I’ve seen filmmaker after filmmaker spend enormous sums of money on their actual films and then stop spending on the marketing and promotion of their films. To me this game plan really sucks.

These days marketing has become so incredibly simple. At Raindance we regularly use Facebook ads, sometimes for as little as 0.01 per website click. After all the trouble a filmmaker has gone through, why the hell wouldn’t they spend £1,000 to put their film content in front of 10,000 new people? Like right before their festival screening? Have any filmmakers actually considered adding this element to the production budget of their film?

Remember that no one watches films. People rent and buy movies. Filmmakers make films.  One of the challenges of an independent filmmaker is how to turn their film into a movie. One of the ways is to advertise the film on the internet. This means you take the responsibity for the distribution cycle of your film, effectively cutting out the middle man.

The days of writing, financing, producing and directing a movie and having distribution companies banging at your door are long gone. Unless, of course you have a proven track record, a name, and your own self distribution and marketing strategy.

Who is willing to share their secrets? Why are there so many dark alleyways with locked doors?

5. Fade Out: Filmmakers’ ability to show ROI

Investors are always looking for a Return On Investment (ROI). Recently the ROI for most of the films I see or know about is pretty low, meaning investing in film looks set to become a side hobby for all but the most skilled investors.
[If you are looking for investors do you really want to work with amateurs or star-fuckers?]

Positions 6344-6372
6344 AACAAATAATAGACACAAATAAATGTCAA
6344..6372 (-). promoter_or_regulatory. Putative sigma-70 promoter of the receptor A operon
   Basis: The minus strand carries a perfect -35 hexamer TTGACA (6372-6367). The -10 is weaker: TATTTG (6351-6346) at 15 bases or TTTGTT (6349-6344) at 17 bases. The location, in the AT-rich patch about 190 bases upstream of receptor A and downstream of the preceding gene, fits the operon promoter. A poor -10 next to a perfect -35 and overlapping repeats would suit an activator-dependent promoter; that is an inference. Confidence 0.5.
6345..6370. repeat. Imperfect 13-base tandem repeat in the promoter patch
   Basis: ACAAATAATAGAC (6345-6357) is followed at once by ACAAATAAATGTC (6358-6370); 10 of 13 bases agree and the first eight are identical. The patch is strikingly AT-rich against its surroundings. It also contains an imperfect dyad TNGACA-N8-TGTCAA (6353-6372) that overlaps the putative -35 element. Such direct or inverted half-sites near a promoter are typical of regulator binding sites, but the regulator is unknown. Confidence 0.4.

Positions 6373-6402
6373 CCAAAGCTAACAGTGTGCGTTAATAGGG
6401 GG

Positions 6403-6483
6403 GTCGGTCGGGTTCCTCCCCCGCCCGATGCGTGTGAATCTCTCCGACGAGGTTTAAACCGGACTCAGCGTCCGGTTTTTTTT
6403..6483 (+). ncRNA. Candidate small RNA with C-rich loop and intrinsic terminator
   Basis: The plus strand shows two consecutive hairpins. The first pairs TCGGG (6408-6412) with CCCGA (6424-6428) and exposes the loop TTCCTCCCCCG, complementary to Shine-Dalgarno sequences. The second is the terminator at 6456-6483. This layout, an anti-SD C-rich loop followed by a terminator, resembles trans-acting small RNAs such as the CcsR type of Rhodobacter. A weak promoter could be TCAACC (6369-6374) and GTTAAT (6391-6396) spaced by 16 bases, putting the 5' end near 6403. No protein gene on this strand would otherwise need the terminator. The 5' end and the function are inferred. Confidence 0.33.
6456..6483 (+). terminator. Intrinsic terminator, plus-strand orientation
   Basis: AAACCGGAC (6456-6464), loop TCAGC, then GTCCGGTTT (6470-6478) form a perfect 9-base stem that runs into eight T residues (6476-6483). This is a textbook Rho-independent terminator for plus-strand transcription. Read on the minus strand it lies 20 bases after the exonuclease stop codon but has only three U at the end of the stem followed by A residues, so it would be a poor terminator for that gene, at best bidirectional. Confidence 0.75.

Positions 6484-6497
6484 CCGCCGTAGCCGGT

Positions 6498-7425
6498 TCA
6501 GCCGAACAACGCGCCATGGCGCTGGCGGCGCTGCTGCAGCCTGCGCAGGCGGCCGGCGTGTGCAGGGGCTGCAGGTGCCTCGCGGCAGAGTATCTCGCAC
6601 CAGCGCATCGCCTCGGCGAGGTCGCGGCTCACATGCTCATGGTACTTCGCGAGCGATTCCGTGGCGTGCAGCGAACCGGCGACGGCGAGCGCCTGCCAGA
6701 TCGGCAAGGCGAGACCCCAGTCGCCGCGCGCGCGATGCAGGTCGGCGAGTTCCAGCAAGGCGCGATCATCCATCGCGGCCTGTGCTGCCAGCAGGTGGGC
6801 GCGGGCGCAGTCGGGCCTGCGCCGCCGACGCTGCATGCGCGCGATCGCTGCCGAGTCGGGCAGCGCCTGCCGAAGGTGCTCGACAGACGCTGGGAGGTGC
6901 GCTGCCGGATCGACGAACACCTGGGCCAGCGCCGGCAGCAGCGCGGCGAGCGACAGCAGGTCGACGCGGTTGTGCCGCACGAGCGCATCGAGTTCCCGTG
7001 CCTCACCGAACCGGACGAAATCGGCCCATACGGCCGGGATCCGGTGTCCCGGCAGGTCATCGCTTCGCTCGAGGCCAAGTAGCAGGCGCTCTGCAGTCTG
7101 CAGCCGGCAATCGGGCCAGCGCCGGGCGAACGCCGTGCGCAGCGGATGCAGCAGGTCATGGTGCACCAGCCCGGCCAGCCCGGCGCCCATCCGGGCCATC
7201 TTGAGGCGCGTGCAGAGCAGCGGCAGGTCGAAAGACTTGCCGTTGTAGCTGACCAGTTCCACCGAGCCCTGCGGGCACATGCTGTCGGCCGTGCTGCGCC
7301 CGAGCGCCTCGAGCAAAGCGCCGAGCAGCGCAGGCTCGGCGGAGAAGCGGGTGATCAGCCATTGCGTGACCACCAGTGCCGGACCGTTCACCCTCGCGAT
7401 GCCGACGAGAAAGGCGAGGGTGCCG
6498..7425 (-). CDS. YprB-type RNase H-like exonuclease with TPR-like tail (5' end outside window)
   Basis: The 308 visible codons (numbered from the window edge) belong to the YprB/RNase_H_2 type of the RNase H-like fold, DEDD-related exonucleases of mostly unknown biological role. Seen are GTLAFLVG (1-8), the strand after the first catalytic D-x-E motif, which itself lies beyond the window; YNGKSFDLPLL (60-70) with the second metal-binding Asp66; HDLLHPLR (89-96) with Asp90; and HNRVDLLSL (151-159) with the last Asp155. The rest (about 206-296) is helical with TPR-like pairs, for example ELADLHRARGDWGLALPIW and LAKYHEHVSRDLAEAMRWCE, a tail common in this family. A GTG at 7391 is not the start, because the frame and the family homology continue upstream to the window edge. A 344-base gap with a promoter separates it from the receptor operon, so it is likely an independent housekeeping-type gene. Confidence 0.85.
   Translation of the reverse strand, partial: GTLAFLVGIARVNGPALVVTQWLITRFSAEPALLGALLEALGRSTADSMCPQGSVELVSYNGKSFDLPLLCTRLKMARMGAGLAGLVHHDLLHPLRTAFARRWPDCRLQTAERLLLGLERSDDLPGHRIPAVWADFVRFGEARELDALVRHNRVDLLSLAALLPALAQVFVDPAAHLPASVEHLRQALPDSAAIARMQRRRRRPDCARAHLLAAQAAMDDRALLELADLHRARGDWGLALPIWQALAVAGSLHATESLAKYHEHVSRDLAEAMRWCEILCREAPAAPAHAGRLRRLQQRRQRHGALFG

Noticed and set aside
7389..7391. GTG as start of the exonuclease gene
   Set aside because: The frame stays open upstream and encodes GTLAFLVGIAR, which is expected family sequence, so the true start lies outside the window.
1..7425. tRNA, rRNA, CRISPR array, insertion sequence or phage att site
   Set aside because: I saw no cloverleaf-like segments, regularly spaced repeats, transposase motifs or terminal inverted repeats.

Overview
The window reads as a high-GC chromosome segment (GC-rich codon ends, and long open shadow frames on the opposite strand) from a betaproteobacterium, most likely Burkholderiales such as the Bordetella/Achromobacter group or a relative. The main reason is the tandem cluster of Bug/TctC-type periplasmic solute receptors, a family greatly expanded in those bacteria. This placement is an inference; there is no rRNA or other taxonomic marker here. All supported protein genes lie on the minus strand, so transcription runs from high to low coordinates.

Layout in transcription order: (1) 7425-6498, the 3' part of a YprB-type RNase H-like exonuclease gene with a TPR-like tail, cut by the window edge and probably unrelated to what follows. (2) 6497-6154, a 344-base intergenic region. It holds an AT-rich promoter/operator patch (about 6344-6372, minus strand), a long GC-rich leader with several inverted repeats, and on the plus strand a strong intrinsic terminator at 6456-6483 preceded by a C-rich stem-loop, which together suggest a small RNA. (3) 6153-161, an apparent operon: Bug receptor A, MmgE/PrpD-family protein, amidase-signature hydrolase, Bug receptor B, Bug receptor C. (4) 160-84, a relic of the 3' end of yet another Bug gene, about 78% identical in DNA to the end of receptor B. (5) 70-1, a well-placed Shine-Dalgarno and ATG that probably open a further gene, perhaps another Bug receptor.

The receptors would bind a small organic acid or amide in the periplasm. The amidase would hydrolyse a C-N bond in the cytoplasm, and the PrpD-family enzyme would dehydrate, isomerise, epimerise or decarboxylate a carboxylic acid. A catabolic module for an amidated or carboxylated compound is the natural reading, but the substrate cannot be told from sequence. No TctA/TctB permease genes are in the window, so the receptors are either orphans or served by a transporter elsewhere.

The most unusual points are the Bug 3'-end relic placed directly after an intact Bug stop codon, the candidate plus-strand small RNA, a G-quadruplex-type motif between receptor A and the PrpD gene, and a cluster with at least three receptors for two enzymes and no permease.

The ROI of filmmaking will be a mediocre proposition at best if talented people don’t have the freedom to tell great stories and have the resources to get those stories out there. You can’t solve one problem without solving all of them. And I hope we do.

So. You’re out there in www-land. Are you going to silently read this? Or are you going to chide me, challenge me, agree with or disagree with me?

Either doesn’t matter. What drives me into my worst nightmare is passivity and silence.

Please enter your comments below.

About 

Elliot Grove is the founder of Raindance Film Festival and the British Independent Film Awards. He has produced over 700 hundred short films and also five feature films, including the multi-award-winning The Living and the Dead in 2006, Deadly Virtues in 2013 and AMBER in 2017. He teaches screenwriting and producing in the UK, Europe, Asia and America.

Raindance trailer 2017

Elliot has written three books which have become industry standards: Raindance Writers’ Lab: Write + Sell the Hot Screenplay, now in its second edition, Raindance Producers’ Lab: Lo-To-No Budget Filmmaking and Beginning Filmmaking: 100 Easy Steps from Script to Screen (Professional Media Practice).

In 2009 he was awarded a PhD for services to film education.